I've been thinking a lot about time lately.
Primarily because we decided to tag along on one of my husband's business trips last week, one time zone behind, AND in the same week that Daylight Savings Time ended. Which means we are clinically insane.
It also means my children were up at DARK-THIRTY every single day. In a hotel room where they had to be quiet and calm (I have four boys. Yeah - there's that.) - lest we get the dreaded "The people in Room 204 complained that the elephants you're housing are stomping above them making TOO MUCH NOISE" front desk phone call, and we end up next to those kind and gracious people in Room 204 at the lobby breakfast giving us the "Oh, it was them that use no birth control" staredown of disdain.
Can you tell I've been here before?
Some days, each minute feels like an hour (Oh, hello 4am hotel room with five kids), and I feel like I'm wishing time away. Days like,"WHO POOPED AND DIDN'T WIPE? Or FLUSH?"
Days like, "Dinner? What's that? Was I supposed to do something?"
Days like, "I cannot deal with the maniac hormones that are raging in my 10 year-old can we PLEASE just get to bedtime YES LORD thank you and Amen."
These days of motherhood. They are the daily, minute-by-minute sanctifying space that God is using to slow me down, teach me, love me into His arms for guidance and patience and a good dose of "It's not about you, Sar."
These days of motherhood. They pile on one another and before I realize they're gone - a week, a month, a year.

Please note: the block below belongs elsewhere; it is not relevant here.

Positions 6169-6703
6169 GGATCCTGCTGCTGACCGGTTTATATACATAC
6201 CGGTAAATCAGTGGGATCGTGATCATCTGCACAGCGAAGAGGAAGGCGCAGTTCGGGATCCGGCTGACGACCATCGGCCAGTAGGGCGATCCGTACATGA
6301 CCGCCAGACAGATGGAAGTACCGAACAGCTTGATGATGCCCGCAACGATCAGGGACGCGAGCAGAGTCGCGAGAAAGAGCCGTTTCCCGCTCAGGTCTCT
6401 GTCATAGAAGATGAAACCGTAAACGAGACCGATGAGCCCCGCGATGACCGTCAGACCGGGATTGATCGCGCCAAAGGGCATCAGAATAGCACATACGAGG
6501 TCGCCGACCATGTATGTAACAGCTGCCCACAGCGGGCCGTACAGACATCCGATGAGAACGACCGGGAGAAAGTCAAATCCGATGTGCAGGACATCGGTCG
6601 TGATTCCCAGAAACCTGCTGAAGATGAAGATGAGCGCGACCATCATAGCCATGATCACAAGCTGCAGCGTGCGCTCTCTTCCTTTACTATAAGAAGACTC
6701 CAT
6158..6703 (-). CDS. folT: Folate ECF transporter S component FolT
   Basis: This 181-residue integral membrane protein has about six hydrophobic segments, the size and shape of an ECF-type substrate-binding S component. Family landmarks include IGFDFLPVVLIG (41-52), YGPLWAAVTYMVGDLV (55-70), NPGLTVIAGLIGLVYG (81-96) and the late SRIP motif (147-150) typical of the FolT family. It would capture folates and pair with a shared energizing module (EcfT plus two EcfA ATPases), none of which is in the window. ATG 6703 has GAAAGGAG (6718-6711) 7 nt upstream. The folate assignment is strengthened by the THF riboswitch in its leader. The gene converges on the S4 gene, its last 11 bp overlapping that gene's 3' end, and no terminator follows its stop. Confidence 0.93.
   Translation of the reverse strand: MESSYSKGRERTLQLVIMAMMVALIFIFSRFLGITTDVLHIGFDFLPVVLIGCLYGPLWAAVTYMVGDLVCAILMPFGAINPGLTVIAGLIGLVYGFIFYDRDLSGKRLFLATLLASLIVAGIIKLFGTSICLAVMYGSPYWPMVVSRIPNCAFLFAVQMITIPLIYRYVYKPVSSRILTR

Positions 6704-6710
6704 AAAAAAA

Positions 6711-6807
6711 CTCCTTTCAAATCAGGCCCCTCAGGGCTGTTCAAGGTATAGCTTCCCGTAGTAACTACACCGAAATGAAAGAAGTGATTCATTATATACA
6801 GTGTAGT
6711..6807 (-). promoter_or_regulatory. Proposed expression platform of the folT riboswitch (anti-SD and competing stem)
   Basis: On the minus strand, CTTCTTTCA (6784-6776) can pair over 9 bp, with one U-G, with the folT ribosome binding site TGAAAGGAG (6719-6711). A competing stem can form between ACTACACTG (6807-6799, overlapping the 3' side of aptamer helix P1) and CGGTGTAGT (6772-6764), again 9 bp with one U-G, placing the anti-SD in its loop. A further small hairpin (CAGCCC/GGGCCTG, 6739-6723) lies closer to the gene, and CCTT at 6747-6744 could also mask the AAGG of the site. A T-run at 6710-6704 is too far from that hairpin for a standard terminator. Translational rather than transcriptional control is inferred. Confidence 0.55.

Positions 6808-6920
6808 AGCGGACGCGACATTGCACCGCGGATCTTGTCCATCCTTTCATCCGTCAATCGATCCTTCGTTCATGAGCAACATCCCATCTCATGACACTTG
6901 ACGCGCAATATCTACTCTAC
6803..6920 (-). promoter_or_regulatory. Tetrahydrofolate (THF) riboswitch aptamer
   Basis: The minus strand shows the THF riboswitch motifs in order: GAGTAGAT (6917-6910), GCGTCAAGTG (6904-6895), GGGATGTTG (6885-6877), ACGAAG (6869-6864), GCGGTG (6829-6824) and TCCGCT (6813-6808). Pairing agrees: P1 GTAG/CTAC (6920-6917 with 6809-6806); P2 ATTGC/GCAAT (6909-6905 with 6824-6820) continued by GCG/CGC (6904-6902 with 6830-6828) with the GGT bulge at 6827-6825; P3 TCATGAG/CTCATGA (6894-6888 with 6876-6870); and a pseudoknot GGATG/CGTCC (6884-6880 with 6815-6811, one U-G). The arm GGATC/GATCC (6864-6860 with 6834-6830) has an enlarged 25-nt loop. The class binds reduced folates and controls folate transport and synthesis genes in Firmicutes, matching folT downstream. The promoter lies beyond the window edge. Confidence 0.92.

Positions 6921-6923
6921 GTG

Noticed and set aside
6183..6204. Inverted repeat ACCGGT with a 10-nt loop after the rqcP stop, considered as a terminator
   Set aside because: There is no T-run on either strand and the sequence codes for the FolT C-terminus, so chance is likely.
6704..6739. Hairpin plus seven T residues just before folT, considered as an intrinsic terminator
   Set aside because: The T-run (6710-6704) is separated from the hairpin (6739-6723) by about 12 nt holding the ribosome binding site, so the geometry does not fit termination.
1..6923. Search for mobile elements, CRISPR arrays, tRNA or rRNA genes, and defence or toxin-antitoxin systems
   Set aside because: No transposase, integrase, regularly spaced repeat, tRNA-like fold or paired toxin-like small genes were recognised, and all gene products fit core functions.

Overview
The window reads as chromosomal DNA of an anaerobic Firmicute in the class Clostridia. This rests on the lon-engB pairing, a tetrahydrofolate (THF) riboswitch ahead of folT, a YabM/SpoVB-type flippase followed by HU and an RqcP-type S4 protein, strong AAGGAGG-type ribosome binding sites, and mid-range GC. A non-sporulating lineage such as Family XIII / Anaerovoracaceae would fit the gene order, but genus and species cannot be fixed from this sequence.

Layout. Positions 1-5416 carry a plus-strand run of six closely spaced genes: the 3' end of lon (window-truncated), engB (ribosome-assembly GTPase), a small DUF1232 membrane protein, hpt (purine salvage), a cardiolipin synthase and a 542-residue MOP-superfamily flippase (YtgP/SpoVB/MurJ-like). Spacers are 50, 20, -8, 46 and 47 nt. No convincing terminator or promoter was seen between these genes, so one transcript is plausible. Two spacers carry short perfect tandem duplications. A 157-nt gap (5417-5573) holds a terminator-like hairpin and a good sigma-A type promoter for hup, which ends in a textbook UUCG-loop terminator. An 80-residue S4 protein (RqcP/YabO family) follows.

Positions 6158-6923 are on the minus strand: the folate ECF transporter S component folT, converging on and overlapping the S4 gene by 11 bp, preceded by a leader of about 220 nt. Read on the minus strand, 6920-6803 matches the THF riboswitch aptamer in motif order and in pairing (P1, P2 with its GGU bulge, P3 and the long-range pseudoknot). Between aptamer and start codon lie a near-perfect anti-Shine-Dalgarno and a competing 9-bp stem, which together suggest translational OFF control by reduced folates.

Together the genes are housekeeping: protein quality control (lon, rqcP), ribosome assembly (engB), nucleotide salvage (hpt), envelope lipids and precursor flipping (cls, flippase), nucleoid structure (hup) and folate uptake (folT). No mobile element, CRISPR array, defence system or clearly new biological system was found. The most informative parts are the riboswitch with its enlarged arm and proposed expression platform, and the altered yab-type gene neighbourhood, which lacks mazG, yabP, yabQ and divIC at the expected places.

I sat and stared at six years of life last night. I was working on a school project with my little Lincoln. He had to create a timeline of his life so we chose some photos and memories and things that make him - Lincoln.
"Oh, Mom. We HAVE to find the one where I fell asleep in my chair. Oh, and the one of me with Pappy and Gram."
Yes. Of course. We must.
I sat staring at that timeline long after he'd gone to bed.
Do you know what time doesn't remember?
The pee on the toilet seat.
The looooong nights of newborn feeding.
The laundry and dishes and drudgery.
The overdue bills.
It doesn't remember:
The dirty floors
The spilled milk.
And the nights I cried hot tears over not being able to manage it all.
And, it sure as hell doesn't remember the people in Room 204.
Those hard things?
It isn't that mothers forget them all. We shouldn't dare. Because those hard things let us take the hand of another mother and say:
I have been there, friend.
I was so tired when he was first born.
I never showered either.
I know ten is a HARD age.
Oh, mama of boys - Clorox wipes are your BEST FRIEND when pee hits the wall.
If those hard things are good for anything, let them be GOOD for loving and encouraging the mamas God puts in our paths.
GOD BLESS IT - it will remember the joy.